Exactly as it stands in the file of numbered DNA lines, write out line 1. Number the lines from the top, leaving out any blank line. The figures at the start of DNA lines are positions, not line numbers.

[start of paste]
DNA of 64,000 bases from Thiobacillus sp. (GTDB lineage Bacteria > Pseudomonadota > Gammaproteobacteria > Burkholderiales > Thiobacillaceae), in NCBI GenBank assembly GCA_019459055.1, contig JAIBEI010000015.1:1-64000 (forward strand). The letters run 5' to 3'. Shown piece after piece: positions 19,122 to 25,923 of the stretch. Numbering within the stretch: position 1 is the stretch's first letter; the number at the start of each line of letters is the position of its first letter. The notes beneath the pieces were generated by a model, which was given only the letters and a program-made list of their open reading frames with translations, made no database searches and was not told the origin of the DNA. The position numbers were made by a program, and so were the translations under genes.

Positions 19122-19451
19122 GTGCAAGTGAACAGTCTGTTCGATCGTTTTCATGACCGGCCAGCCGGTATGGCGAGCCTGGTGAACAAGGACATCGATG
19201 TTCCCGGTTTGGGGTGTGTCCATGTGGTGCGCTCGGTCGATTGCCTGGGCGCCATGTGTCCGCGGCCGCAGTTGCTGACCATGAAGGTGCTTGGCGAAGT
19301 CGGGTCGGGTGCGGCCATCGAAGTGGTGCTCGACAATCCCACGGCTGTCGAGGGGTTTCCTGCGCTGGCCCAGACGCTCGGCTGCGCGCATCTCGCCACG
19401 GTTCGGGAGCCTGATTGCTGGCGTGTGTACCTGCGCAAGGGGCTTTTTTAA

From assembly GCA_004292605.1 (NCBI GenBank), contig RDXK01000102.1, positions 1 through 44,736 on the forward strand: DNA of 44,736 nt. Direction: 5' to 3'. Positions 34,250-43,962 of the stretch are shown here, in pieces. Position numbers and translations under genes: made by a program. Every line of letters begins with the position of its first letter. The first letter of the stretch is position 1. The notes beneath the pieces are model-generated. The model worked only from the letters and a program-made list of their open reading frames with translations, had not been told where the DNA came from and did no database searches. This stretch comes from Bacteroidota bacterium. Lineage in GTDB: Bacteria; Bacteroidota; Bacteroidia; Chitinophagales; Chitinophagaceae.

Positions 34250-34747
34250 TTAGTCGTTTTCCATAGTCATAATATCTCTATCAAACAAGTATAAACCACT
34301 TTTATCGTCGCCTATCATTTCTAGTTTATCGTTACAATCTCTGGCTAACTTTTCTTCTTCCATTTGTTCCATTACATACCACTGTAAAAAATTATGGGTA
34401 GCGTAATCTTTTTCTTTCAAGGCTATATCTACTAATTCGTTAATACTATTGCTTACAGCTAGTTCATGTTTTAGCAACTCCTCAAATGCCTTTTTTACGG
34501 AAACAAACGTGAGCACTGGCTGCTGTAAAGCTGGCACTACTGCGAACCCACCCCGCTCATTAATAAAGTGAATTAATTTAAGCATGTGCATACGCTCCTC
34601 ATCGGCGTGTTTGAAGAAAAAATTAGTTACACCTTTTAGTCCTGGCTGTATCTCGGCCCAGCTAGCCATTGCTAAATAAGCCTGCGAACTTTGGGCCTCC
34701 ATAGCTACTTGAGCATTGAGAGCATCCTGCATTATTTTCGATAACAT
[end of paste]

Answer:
DNA of 64,000 bases from Thiobacillus sp. (GTDB lineage Bacteria > Pseudomonadota > Gammaproteobacteria > Burkholderiales > Thiobacillaceae), in NCBI GenBank assembly GCA_019459055.1, contig JAIBEI010000015.1:1-64000 (forward strand). The letters run 5' to 3'. Shown piece after piece: positions 19,122 to 25,923 of the stretch. Numbering within the stretch: position 1 is the stretch's first letter; the number at the start of each line of letters is the position of its first letter. The notes beneath the pieces were generated by a model, which was given only the letters and a program-made list of their open reading frames with translations, made no database searches and was not told the origin of the DNA. The position numbers were made by a program, and so were the translations under genes.